In a modern anthro world, people would make the most of their physical abilities. Water breathing species would take underwater work. Species built for cold would work in freezers for food companies. Flying species would be in high demand. Why spend $100+ an hour for a aircraft plus pilot costs for small aerial tasks when you can hire a flying anthro for $20 an hour plus food. All sorts of things we don't see done in our would would be commonplace there.
Of course not all flying species are equal. Some are built for high performance flying with limited endurance. other are built for long endurance, but more limited flight performance. There are yet more features that some species have or lack that employers may find advantageous or disadvantages.
Dragons like Hazard have mediocre flight performance with average rate of climb, average cruising and top speed, with somewhat below average maneuverability. What they do have is very long endurance, able to spend days at a time in their air, provided they have the energy stores to do so. As some fire-breathing species do, Hazard has the ability to metabolize hydrocarbon fuels. This trait was unremarkable in pre-modern times, but today it means that species with this ability can consume readily available fuels like gasoline, diesel, or kerosene should they need a quick source of calories.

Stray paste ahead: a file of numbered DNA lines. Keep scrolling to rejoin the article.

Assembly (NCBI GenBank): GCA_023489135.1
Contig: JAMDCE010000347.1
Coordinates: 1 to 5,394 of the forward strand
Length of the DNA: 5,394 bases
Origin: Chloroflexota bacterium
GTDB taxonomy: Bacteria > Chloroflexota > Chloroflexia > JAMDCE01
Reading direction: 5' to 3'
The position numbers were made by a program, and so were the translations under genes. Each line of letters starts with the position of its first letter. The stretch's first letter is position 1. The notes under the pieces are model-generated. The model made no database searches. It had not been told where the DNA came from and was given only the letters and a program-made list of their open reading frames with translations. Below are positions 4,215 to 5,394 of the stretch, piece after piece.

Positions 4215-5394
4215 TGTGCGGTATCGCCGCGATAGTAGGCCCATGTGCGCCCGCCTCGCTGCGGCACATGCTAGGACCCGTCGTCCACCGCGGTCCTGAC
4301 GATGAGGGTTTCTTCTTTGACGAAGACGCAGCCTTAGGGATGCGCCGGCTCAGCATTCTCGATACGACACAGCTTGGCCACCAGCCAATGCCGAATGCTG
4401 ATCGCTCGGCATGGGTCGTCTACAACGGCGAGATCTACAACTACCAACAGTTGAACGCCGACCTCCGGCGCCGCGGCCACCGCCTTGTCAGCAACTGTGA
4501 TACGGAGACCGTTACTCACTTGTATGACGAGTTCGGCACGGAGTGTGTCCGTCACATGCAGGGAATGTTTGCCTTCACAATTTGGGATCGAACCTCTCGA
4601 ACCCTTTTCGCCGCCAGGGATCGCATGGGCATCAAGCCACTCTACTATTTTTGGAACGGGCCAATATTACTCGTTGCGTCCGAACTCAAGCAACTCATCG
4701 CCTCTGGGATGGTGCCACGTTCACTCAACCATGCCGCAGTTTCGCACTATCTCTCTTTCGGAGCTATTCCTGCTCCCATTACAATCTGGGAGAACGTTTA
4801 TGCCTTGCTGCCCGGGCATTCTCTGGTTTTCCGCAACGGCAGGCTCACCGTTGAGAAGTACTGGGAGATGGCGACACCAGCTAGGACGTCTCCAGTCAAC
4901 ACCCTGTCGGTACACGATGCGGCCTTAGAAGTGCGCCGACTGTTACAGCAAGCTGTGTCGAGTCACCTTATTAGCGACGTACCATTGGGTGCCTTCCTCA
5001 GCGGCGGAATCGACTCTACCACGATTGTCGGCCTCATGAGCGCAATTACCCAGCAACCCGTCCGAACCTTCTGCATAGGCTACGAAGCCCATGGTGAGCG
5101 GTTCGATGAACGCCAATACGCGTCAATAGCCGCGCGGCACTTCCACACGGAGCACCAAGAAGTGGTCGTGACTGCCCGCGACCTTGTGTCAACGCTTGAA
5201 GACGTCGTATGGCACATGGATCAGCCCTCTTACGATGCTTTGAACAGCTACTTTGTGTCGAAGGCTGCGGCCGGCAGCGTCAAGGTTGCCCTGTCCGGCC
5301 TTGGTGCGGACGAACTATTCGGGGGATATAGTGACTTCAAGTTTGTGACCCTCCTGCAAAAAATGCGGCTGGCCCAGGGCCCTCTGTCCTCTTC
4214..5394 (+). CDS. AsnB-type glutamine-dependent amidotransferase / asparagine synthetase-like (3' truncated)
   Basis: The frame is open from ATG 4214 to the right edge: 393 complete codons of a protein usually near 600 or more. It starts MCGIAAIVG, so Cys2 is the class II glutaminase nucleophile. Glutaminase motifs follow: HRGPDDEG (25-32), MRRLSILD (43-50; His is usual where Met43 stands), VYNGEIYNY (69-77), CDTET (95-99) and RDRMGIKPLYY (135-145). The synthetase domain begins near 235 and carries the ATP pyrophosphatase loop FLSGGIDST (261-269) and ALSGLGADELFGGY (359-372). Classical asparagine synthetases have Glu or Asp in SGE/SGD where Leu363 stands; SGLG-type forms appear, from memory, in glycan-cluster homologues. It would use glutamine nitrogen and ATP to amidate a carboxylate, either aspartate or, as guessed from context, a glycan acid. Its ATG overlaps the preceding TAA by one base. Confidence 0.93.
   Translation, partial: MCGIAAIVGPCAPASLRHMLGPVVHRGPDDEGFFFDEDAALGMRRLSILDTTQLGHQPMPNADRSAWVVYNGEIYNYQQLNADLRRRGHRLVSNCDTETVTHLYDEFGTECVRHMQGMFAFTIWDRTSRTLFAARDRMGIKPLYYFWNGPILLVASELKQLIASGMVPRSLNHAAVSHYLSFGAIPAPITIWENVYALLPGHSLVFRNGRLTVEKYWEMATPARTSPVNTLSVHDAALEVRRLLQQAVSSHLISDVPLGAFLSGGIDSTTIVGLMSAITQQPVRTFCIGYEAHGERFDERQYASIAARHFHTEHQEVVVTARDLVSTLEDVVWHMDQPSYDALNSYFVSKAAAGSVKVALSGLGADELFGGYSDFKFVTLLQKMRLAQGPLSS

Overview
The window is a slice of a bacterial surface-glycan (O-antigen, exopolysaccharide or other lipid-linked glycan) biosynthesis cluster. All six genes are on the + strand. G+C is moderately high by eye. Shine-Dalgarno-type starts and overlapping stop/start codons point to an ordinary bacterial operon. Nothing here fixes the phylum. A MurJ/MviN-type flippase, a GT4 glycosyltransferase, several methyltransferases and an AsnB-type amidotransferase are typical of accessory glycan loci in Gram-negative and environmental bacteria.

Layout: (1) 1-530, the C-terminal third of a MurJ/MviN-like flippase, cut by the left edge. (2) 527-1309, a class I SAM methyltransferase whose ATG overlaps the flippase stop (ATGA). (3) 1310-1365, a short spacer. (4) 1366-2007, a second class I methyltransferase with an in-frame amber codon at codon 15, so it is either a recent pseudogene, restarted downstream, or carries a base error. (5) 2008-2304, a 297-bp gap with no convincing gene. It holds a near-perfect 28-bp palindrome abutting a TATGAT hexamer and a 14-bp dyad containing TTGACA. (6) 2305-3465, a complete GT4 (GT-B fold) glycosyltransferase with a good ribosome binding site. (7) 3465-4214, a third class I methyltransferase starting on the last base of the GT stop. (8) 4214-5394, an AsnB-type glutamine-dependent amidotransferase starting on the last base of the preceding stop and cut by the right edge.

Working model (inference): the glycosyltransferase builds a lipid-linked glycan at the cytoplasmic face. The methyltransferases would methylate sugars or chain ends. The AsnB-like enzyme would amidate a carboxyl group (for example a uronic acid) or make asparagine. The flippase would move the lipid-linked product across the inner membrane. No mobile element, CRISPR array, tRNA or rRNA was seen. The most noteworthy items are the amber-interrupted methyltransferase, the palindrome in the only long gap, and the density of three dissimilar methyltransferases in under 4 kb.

Today, Hazard is working for one of the cell phone providers. Anyone who has been to a large event knows that the cellular network can be sub par, be it from poor signal to simply being overloaded. Thankfully, cellular technology is now compact enough that a flying species can be fitted with a cellular repeater and serve as a temporary cell tower. He carries the main electronics box on his back. Sticking up from this box are the cellular antennas as well as a wind generator to provide power. On his chest is the back-haul antenna that relays the signals to the station on the ground.
All this weight has the obvious effect of drastically reducing the endurance of the one carrying it, in addition to making take-off and landings difficult. Landing to refuel means taking the repeater offline, interrupting service.
The solution to all of this is mid-air refueling. Another flying anthro simply flies up to Hazard carrying a can of fuel and lowers it to him in a rope. His ability to consume hydrocarbon fuels (Kerosene is his favorite) and digest it quickly, allows him to stay aloft for as long as is needed, although realistically never for more than a day at a time.
Here we see Hazard lining up with his afternoon snack. He swings his tail to one side and dips a wing to turn and line up. The one delivering the fuel simply flies in a regular circular pattern of the area of operation, the can hanging down below. Hazard then simply files to it and takes hold. Gripping the "straw" on the bottom of the tank in his mouth, he bites down on the valve. Being a carnivore built to take large bites, he drains the tank inside of 30 seconds. Three tugs on the rope signals that the delivery is complete and the two separate in opposite directions. Hazard licks the inside of his mouth, savoring both the taste and pleasant feeling of a full stomach. He sets himself back on the flight pattern he needs to hold and then takes in the view of the event below him.
This practice is a surprisingly low-cost way to boost the quality of wireless service where it is needed, when it is needed. What other uses would an anthro world find for its citizens abilities?
(Commission for, and description by Northern-Crosshair!)